The King issued his famous "Freedom of the Seas Decree" in 1890, and with it rolled out a plan to modernize the Siamese Royal Navy. Previously, it had consisted of only a few obsolescent gunboats and the royal yacht Maha Chakri. The 1890 Decree outlined a plan to build one modern gunboat or torpedo vessel per year in the Chin yards, as well as significant purchases from Italian, American and British shipyards. Siam acquired her first true cruisers from an Italian shipbuilder in 1890. They were lightly armed and almost unarmored, but were a great improvement for such a small fleet. Protected cruisers were bought from overseas in 1892 and 1893. Finally, in 1895, Siam purchased her first battleship. She was a diminutive battleship by European standards, but would stand up to anything in the fleets of either Japan or a Siam's newfound rival: Spain.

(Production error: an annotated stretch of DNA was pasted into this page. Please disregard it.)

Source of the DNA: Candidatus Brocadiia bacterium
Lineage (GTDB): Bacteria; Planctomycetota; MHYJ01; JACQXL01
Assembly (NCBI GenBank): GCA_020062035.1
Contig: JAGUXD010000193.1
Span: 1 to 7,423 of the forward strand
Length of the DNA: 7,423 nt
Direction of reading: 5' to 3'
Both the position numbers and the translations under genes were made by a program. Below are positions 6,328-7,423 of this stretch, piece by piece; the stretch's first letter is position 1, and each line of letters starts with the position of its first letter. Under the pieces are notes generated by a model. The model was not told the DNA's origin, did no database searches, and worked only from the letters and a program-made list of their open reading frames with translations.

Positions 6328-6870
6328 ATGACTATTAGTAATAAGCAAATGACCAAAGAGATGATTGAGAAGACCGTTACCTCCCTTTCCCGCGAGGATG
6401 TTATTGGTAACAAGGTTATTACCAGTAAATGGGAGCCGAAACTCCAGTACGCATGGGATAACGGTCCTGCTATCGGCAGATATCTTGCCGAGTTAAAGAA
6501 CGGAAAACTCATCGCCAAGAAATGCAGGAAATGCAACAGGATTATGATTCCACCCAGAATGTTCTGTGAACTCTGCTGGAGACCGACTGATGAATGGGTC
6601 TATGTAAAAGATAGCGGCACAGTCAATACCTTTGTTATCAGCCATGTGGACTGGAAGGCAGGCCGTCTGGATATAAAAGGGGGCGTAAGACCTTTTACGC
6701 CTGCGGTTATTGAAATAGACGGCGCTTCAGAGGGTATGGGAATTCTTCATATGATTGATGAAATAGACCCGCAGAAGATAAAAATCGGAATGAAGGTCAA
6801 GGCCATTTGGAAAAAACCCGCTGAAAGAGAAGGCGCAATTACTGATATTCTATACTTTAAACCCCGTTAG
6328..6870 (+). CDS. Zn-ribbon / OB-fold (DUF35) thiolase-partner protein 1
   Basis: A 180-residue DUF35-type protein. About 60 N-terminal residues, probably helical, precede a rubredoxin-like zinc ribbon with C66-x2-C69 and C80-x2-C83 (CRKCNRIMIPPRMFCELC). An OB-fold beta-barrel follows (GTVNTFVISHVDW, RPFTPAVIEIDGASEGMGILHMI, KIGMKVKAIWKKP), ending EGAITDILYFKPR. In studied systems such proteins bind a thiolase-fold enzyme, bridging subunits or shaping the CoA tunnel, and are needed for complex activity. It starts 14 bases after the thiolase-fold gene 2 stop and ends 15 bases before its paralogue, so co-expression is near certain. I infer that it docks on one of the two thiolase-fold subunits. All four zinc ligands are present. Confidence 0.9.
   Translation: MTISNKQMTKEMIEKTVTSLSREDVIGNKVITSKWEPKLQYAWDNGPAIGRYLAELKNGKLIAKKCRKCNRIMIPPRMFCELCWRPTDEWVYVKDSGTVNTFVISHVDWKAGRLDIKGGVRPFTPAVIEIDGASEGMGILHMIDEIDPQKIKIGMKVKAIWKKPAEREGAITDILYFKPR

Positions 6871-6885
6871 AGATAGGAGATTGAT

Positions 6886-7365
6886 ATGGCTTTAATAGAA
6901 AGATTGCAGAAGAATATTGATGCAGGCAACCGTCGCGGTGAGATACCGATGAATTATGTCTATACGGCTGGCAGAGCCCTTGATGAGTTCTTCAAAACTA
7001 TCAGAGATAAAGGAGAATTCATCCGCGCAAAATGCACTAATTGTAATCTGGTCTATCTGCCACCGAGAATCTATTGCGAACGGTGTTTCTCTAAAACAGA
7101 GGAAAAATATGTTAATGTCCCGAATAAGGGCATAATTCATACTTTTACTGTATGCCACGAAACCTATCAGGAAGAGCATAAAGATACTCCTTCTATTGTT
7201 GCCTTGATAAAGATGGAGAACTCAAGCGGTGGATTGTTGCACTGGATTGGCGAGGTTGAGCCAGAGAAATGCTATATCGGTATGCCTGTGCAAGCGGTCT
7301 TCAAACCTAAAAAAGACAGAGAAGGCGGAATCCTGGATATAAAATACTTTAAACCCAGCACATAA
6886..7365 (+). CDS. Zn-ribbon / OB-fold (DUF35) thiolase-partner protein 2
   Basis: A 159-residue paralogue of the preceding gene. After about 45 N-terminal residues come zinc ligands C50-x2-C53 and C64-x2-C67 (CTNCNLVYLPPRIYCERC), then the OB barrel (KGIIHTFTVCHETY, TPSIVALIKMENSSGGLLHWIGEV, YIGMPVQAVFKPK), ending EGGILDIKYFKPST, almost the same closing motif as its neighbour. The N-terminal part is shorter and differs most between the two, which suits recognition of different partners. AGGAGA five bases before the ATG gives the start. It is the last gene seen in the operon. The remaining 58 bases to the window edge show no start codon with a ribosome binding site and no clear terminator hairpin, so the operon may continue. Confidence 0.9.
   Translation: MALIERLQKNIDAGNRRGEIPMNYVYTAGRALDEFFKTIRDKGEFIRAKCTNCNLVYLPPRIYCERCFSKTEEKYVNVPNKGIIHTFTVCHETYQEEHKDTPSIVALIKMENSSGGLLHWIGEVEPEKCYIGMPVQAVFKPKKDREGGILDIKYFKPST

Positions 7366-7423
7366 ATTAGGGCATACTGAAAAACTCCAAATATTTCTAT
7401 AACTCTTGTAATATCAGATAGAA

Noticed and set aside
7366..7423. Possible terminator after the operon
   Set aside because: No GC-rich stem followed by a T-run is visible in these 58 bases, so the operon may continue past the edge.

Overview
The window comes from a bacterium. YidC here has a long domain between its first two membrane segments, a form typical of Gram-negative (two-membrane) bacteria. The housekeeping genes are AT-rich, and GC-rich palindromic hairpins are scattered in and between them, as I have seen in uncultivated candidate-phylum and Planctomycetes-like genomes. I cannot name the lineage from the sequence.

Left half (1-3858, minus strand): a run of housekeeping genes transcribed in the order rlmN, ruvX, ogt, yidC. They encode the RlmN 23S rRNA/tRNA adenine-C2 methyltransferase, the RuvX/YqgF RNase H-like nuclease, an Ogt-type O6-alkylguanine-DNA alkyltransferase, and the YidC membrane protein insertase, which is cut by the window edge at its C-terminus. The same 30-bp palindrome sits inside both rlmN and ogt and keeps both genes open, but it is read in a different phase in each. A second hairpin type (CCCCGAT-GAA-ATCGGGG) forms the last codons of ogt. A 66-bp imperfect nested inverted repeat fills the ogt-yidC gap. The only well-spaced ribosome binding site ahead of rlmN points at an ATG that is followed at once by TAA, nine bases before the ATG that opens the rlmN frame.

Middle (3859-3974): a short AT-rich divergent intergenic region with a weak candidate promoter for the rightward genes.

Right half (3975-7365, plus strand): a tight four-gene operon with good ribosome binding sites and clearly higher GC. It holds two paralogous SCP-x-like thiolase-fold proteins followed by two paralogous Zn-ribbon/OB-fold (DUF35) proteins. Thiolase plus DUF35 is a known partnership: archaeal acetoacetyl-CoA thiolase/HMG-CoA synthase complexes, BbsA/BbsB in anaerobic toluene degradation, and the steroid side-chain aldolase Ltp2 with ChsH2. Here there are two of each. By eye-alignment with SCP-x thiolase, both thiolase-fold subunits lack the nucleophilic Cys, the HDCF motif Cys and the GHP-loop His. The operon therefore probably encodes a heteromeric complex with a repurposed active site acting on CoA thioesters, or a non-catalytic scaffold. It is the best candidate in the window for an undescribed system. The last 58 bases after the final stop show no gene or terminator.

The Spaniards and Siamese had largely ignored one another for years, but events of the late 1880s and early 1890s forced the two nations to confront one another. First, the Spanish felt that the growing power of Siam was a threat to their colonies of the Philippines and Guam, and began to concentrate more ships in Manila. The Spaniards made numerous attempts to undermine the growing Siamese economy, often in conjunction with French interests.
At the same time, harsh treatment of the Filipinos at the hands of the Spanish caused thousands of refugees to flee the Philippines, and a great many of them ended up in Siam. The nascent Siamese press was full of incensed stories and desperate accounts of Spanish brutality. By the early nineties, elements of Siamese society were actively involved in assisting the Filipinos in resisting Spanish rule. A fact that was neither unknown nor appreciated in Madrid.
There was also growing tension between Siam and Japan. Japan's militarization of the Ryukyu Islands and annexation of Formosa in 1895 put the Siamese coast within easy striking distance of Japanese fleets. Japan also frequently acted in either overt or covert ways to restrain the economic and diplomatic growth of Siam as a regional power.